Incomes

South Dakota personal income increased by 1.7 percent, making South Dakota 47th in the nation for growth, according to estimates released today by the U.S. Bureau of Economic Analysis. Nationwide, the average state personal income growth grew to 3.9 percent in 2014, up from 2.0 percent in 2013. The average per capita personal income in South Dakota was $46,345 in 2014, putting the state 21st in the U.S. rankings.

The estimates also show a trend of farm earnings declines which have contributed to relatively slow personal income growth in South Dakota,  Illinois, Indiana, Iowa, Kansas, Mississippi, and Missouri.

Additionally, South Dakota was ranked last in growth of property income (dividends, interest, and rent) with only a 2.5 percent increase from 2013 to 2014.

To read more about these estimates, view the full report here

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Monday, 29 December 2014 17:00

Harding County Leads SD For Wage Growth

Harding County, an oil-producing locale, led South Dakota for wage growth between 2004 and 2013, according to a Wall Street Journal analysis of wage growth and decline across the country.

In Harding County, in South Dakota's northwest corner and along the North Dakota border, wages grew by 44.5 percent, from an annual average of $27,109 in 2004 to $39,170 in 2013. (The 2004 figures have been adjusted for inflation.) An interactive map provides county level data for the entire country.

Nationally, the seven counties with the most wage growth all are in North Dakota's oil patch, and several of them  experienced more than 100 percent wage growth during the decade. In addition, the analysis notes that the middle part of the country has generally experienced the most wage growth, much of it due to energy production.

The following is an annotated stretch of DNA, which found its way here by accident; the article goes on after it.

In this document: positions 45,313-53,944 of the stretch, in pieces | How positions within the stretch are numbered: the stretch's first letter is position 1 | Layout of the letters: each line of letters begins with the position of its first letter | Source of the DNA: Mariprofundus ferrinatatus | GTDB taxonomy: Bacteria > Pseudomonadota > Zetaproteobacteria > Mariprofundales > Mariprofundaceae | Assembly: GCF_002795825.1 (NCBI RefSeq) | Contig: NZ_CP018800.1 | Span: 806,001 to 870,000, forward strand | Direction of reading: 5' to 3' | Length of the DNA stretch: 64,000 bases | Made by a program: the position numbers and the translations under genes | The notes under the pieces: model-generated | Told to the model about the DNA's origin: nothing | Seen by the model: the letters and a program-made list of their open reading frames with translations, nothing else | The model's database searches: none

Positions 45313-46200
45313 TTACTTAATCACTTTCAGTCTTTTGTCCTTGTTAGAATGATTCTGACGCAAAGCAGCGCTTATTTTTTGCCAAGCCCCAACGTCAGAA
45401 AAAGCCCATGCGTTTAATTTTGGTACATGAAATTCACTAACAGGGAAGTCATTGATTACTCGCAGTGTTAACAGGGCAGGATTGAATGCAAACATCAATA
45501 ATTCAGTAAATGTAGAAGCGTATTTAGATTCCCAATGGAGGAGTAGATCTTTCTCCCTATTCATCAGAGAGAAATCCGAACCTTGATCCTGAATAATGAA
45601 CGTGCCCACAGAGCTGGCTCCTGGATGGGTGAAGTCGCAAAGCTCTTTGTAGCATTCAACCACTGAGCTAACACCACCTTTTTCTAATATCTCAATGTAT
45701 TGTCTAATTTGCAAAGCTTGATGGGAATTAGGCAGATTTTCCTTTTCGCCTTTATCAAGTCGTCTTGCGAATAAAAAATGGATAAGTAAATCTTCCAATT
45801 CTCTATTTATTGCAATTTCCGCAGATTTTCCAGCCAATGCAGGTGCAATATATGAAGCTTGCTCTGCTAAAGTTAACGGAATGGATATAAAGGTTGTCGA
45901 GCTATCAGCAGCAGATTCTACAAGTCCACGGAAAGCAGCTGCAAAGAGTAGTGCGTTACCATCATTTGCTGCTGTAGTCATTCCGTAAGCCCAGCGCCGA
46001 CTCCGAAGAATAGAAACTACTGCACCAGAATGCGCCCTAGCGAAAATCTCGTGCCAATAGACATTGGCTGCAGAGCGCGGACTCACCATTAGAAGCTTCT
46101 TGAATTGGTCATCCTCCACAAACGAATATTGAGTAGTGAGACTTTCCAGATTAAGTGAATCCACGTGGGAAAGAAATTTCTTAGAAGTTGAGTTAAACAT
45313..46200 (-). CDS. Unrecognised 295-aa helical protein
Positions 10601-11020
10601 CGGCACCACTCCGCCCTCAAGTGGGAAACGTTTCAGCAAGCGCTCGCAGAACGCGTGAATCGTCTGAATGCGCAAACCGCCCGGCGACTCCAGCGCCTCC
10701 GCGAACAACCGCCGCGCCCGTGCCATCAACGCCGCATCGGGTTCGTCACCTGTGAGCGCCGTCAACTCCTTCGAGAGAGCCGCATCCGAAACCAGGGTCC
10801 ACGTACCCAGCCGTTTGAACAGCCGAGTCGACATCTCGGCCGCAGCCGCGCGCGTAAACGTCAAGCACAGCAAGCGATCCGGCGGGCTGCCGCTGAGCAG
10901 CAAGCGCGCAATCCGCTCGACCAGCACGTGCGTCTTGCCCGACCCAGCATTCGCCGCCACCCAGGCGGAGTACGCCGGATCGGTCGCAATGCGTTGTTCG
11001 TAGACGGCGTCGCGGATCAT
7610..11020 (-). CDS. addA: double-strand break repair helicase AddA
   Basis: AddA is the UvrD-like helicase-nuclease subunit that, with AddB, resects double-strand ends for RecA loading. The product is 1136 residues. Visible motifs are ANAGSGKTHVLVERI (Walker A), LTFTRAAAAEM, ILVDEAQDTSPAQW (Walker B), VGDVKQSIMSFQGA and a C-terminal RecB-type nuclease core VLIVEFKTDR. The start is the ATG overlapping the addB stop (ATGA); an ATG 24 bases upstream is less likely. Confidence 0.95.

In South Dakota, Minnehaha County records the highest average annual pay at $41,949, although that county experienced just 4.4 percent growth in average annual pay during the decade. Other counties that made bigger leaps are listed below. 

County % Growth 2004 Average 2013 Average
Campbell County 31.6% $22,310 $29,362
Hyde County 24.5% $28,558 $35,541
Edmunds County 23.8% $27,474 $34,014
Sully County 23.6% $25,380 $31,374

 

A cluster of counties in south centeral South Dakota experienced wage decline.

County % Growth 2004 Average 2013 Average
Mellette County -7.4% $23,965 $22,188
Buffalo County -6.3% $36,941 $34,628
Bennett County -3.8% $28,268 $27,187
Lyman County -0.9% $25,845 $25,620
Jones County -0.7% $25,350 $25,168

 

Find more information about incomes and wages on the South Dakota Dashboard.

 

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By Northern Plains News

South Dakota’s Indian reservation counties remain among the highest poverty rates for school-age children, according to new U.S. Census Bureau estimates released this month.

Nine South Dakota counties were in the top tier of counties nationally with poverty rates between 34.2 and 63.2 percent of the school-aged population. These counties are:
  • Corson
  • Ziebach
  • Dewey
  • Shannon
  • Jackson
  • Mellette
  • Bennett
  • Todd
  • Buffalo

These counties encompass the Cheyenne River, Rosebud, Pine Ridge and Crow Creek reservations.